Many recent studies place a cap on our mental abilities at ridiculously young ages — some of the most current research reports cognitive peaks in young adulthood, and, no exaggeration, some go so far as to say late adolescence. From there, many scientists imply, it’s just a slow and exhausting descent into dementia. It's refreshing, then, to learn of a team of researchers who come to far different conclusions. Their recent work indicates aspects of our intelligence peak at different ages and stages, with some of our abilities rising to their heights only once we have reached our 70s.  

In fact, not only is there no single age at which we perform at peak levels for all mental tasks, there may not be a stage when we are best at most tasks.

“A lot of abilities — like processing speed or memory — peak relatively early in life. But our ability to use all the skills and knowledge we’ve accumulated over a lifetime (called crystallized intelligence) peaks much later,” Dr. Joshua Hartshorne, co-author of the research and a postdoc at MIT's Department of Brain and Cognitive Sciences, told Medical Daily. “In fact, crystalized intelligence continues to accumulate quite late — at least as measured by vocabulary, it continues to accumulate almost as late as American life expectancy!”

Web-Based Study

It’s tough work studying how mental abilities change with time because it’s difficult to get large numbers of people to come to a psych lab and participate in experiments. Hartshorne and his co-author Dr. Laura Germine confronted that problem head on by running large-scale experiments on the Internet. They created two web sites, gameswithwords.org and testmybrain.org, that feature cognitive tests which can be finished in just a few minutes. Over the past several years, they accumulated data from nearly three million people through these sites.

“One of the exciting things about this work (I think) is that we've shown that by using Web-based quizzes,” Hartshorne explained to Medical Daily, “we can study development and aging at a level of detail that wasn't really possible before.”

Analyzing the gathered data, the researchers found a very clear picture showing that each tested skill peaked at a different age. For example, raw speed in processing information appears to peak around age 18 or 19, then immediately begins its decline. Meanwhile, short-term memory continues to improve until around age 25, when it levels off and then begins to drop around age 35. However, other skills reach their heights later.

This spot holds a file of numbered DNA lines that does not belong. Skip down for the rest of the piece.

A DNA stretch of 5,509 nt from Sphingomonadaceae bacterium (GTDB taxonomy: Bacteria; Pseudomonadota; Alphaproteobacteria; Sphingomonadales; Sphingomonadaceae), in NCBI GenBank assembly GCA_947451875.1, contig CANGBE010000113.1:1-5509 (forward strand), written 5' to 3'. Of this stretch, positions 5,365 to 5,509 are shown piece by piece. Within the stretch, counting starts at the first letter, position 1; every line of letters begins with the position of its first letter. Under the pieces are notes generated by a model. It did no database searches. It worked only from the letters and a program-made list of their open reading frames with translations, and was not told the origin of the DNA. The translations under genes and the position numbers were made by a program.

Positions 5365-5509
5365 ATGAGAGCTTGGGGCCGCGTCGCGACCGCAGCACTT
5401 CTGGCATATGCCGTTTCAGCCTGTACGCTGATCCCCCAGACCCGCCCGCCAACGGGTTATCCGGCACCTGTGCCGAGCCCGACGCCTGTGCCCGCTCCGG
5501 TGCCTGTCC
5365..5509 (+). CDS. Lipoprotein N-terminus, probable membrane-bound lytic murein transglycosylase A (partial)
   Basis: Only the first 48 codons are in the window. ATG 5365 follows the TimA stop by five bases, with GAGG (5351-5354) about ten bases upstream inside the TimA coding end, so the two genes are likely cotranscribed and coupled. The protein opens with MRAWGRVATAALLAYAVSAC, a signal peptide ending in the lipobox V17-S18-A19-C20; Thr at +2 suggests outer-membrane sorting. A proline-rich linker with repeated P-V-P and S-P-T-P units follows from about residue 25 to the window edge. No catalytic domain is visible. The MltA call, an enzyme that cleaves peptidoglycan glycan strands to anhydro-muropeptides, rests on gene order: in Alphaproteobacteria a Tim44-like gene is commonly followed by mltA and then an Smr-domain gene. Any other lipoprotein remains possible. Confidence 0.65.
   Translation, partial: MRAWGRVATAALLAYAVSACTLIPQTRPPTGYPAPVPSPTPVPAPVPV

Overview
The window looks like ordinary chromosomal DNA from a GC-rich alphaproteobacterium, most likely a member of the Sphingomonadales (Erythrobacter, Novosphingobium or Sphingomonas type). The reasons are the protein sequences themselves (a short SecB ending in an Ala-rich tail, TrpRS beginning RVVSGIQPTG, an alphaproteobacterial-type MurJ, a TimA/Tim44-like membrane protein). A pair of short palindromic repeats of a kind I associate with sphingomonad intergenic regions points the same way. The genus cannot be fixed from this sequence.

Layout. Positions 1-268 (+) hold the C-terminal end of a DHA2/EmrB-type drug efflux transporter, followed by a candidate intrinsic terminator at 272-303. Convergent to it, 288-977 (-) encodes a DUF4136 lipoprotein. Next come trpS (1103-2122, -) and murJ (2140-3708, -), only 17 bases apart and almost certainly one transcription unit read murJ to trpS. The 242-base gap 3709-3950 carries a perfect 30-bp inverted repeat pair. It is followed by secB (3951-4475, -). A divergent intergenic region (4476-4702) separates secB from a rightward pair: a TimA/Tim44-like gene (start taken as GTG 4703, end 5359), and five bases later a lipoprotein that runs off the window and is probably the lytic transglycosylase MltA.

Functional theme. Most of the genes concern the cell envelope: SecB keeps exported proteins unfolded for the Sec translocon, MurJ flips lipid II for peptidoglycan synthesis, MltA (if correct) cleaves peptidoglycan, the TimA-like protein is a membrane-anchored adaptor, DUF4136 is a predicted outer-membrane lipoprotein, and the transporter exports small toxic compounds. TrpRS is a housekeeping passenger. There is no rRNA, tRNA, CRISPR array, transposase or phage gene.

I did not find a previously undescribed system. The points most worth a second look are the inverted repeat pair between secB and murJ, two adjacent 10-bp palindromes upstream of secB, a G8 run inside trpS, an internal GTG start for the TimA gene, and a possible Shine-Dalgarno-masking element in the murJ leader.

“Social perception continues to get better well into middle age, and it doesn't decline much with age after that. This suggests that older adults may be in a particularly good position to read and understand others,” according to Hartshorne.

Most surprisingly, their data identified a peak in vocabulary during the late 60s or early 70s, in stark contrast to the Weschler IQ test, which points to the late 40s.

“Vocabulary is peaking later and later with each generation,” Hartshorne commented in his email to Medical Daily: “So either we are getting better at learning or remembering words, or we are continuing to encounter new words much later into life than previously.” He and Germine believe this may be a result of better education, more people having jobs that require a lot of reading, and more opportunities for intellectual stimulation for older people.

Meanwhile, the two researchers search for ways to apply and deploy their new findings. While the results may not cleanly map onto policy recommendations, it “should be obvious why, as we better understand how ability changes over the lifespan, we'll be in a better position to design (lifelong) education, plan careers, and so on,” Hartshorne said.

Still, he offers one caveat: The need to keep individual variation in mind. Some teens may have better social perception than some middle-aged people, while, conversely, some 40-somethings may be faster on their feet than some 20-year-olds. Isn’t it time to legislate against ageism, along with the increasing tendency to belittle older workers?

“Tom Brady is well past the typical peak age for a football player,” Hartshorne said. “I'd still rather have him as my quarterback than pretty much anyone else.”

Source: Harshorne J, Germine L. When does cognitive functioning peak? The asynchronous rise and fall of different cognitive abilities across the lifespan. Psychological Science. 2015.